PublisherServiceApiClient publisherService = await PublisherServiceApiClient.CreateAsync();
TopicName topicName = new TopicName(projectId, topicId);

// Subscribe to the topic.
SubscriberServiceApiClient subscriberService = await SubscriberServiceApiClient.CreateAsync();
SubscriptionName subscriptionName = new SubscriptionName(projectId, subscriptionId);
subscriberService.CreateSubscription(subscriptionName, topicName, pushConfig: null, ackDeadlineSeconds: 60);

// Publish a message to the topic using PublisherClient.
PublisherClient publisher = await PublisherClient.CreateAsync(topicName);
// PublishAsync() has various overloads. Here we're using the string overload.
string messageId = await publisher.PublishAsync("Hello, Pubsub");
// PublisherClient instance should be shutdown after use.
// The TimeSpan specifies for how long to attempt to publish locally queued messages.
await publisher.ShutdownAsync(TimeSpan.FromSeconds(15));

// Pull messages from the subscription using SubscriberClient.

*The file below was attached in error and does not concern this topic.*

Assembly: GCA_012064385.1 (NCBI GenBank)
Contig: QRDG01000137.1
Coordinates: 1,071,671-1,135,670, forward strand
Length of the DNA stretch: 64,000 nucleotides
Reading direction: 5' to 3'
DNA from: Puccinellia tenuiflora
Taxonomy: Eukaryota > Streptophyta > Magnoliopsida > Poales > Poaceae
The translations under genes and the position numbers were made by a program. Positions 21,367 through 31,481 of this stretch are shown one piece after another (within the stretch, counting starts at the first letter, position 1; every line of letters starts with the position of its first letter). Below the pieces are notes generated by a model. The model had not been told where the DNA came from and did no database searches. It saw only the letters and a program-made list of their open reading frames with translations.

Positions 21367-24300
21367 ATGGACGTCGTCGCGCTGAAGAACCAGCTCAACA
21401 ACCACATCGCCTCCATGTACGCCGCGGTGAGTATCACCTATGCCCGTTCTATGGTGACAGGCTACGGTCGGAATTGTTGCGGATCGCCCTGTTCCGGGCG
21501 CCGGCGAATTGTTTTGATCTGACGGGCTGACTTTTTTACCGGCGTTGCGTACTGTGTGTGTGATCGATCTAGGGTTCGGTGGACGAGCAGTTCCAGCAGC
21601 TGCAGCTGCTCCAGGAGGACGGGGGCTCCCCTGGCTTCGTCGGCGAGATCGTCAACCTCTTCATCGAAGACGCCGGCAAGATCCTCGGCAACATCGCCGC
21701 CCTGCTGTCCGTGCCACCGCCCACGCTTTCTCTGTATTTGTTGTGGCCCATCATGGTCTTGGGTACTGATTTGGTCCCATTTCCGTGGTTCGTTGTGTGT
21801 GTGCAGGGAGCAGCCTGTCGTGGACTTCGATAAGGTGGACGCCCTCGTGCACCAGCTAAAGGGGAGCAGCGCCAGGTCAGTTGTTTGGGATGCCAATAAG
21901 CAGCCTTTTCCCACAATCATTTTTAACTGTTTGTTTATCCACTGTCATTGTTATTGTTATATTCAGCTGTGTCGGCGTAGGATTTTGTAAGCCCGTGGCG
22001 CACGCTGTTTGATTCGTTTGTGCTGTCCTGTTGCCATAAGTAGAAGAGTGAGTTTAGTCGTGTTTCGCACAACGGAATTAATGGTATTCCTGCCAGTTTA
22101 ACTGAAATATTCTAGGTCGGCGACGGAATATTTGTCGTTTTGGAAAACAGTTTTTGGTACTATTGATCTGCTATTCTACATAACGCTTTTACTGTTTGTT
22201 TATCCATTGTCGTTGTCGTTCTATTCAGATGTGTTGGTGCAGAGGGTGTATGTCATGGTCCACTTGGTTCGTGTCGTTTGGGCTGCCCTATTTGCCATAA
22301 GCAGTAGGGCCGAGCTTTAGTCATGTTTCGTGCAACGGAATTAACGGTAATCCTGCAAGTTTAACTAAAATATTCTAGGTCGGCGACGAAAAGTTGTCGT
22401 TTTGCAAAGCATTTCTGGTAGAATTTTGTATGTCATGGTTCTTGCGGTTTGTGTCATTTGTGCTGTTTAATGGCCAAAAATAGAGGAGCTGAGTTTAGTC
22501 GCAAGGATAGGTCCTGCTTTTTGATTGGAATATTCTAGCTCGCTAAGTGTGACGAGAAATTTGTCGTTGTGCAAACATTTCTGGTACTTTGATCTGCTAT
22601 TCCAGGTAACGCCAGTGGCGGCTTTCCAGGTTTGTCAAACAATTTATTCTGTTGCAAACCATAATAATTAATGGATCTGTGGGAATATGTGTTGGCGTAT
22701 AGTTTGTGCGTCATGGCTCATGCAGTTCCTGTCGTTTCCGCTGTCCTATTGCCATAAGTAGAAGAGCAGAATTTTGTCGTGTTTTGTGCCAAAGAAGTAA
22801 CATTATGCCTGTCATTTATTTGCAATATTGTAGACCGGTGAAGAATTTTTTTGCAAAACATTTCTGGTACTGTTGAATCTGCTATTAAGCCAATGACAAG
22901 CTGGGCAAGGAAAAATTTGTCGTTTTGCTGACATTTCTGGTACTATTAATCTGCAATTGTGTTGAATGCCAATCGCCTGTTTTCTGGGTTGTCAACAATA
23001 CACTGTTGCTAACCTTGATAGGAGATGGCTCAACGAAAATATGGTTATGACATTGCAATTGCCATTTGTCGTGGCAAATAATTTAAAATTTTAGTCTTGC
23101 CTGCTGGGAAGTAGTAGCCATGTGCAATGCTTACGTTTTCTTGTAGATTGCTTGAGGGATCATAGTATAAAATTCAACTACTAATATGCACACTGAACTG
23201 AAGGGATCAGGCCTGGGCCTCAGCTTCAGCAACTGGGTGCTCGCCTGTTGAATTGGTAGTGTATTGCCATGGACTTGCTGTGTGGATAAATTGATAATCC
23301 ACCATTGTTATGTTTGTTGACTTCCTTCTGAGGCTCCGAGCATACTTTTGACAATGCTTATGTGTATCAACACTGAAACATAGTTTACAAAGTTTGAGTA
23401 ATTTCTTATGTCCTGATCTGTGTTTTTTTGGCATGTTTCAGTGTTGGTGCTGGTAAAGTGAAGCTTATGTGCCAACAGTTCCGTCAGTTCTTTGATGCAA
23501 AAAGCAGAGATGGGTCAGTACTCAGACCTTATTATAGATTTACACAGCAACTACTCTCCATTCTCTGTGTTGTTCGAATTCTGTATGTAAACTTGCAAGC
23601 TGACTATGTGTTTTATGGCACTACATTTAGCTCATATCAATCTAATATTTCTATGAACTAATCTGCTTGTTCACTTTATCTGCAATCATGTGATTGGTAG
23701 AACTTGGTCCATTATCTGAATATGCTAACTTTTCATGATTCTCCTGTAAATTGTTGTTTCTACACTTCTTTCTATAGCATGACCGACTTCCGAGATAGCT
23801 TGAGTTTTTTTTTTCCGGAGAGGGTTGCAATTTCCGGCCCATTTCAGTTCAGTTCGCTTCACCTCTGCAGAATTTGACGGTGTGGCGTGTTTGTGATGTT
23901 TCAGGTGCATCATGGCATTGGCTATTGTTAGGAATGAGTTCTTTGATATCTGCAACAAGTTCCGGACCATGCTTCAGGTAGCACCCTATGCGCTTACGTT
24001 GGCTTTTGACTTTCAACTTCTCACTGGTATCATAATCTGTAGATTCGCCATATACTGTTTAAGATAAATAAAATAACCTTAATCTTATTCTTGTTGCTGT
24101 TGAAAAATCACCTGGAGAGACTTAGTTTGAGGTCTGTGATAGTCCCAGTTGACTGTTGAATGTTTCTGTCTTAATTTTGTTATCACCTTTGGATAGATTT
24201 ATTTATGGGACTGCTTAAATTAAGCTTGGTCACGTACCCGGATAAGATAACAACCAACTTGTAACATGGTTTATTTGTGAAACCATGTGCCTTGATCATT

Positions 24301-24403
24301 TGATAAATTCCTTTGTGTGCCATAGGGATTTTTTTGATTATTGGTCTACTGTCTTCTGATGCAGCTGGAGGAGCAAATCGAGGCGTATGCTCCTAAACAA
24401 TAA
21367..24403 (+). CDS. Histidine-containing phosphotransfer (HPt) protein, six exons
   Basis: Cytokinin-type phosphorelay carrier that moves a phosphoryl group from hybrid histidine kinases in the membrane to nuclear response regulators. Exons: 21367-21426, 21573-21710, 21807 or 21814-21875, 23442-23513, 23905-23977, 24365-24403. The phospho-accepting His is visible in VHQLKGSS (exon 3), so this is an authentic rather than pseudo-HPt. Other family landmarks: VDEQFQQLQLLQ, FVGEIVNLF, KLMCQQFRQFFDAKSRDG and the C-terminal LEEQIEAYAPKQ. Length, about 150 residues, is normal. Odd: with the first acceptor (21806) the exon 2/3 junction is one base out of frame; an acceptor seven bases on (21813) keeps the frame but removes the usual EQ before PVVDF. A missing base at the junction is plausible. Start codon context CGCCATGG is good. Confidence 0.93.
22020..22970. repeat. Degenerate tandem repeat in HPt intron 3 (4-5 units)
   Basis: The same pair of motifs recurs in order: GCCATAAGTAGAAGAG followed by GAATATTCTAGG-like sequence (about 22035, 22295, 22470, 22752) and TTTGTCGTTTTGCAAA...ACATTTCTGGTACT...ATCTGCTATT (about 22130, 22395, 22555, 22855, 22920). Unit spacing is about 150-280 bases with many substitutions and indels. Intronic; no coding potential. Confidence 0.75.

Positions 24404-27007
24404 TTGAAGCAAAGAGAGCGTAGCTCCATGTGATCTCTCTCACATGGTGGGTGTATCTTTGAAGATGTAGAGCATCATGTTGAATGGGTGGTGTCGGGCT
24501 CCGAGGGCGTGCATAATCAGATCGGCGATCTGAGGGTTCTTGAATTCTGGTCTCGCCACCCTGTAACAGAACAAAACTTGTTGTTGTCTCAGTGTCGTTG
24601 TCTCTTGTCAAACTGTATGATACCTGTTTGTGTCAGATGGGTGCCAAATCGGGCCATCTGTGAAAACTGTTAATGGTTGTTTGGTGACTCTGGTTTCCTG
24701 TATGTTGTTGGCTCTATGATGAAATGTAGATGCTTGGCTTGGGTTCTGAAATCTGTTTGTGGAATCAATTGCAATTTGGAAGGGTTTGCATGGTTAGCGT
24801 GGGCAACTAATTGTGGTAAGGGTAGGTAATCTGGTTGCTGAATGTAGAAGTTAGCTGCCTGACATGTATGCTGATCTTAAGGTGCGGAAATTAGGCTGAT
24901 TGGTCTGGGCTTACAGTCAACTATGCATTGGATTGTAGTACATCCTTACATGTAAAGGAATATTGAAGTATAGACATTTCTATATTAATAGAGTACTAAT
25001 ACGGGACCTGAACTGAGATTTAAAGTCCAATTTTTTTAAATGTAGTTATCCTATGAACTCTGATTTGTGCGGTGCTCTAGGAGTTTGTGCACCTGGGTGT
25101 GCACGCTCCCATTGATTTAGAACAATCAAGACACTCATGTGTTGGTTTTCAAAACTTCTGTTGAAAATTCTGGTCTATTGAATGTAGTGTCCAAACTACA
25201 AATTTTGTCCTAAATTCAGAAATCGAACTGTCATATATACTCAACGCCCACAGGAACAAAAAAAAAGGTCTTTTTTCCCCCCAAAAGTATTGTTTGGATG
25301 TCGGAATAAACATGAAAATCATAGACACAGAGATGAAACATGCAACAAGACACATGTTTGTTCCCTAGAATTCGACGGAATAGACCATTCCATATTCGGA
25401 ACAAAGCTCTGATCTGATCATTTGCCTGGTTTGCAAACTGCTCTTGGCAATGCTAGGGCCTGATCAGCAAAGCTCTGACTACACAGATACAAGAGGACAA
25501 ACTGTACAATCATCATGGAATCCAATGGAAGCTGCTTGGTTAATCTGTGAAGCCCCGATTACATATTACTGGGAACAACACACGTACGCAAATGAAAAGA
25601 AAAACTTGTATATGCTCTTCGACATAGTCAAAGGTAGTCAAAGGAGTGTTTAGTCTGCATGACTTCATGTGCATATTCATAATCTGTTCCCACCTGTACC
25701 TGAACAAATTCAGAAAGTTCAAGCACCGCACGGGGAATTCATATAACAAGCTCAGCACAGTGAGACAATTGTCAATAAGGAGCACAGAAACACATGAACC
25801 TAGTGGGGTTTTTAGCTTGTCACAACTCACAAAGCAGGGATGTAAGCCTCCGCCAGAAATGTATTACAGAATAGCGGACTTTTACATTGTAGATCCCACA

SubscriberClient subscriber = await SubscriberClient.CreateAsync(subscriptionName);
List<PubsubMessage> receivedMessages = new List<PubsubMessage>();
// Start the subscriber listening for messages.
await subscriber.StartAsync((msg, cancellationToken) =>
    Console.WriteLine($"Received message {msg.MessageId} published at {msg.PublishTime.ToDateTime()}");
    Console.WriteLine($"Text: '{msg.Data.ToStringUtf8()}'");
    // Stop this subscriber after one message is received.
    // This is non-blocking, and the returned Task may be awaited.
    // Return Reply.Ack to indicate this message has been handled.
    return Task.FromResult(SubscriberClient.Reply.Ack);

// Tidy up by deleting the subscription and the topic.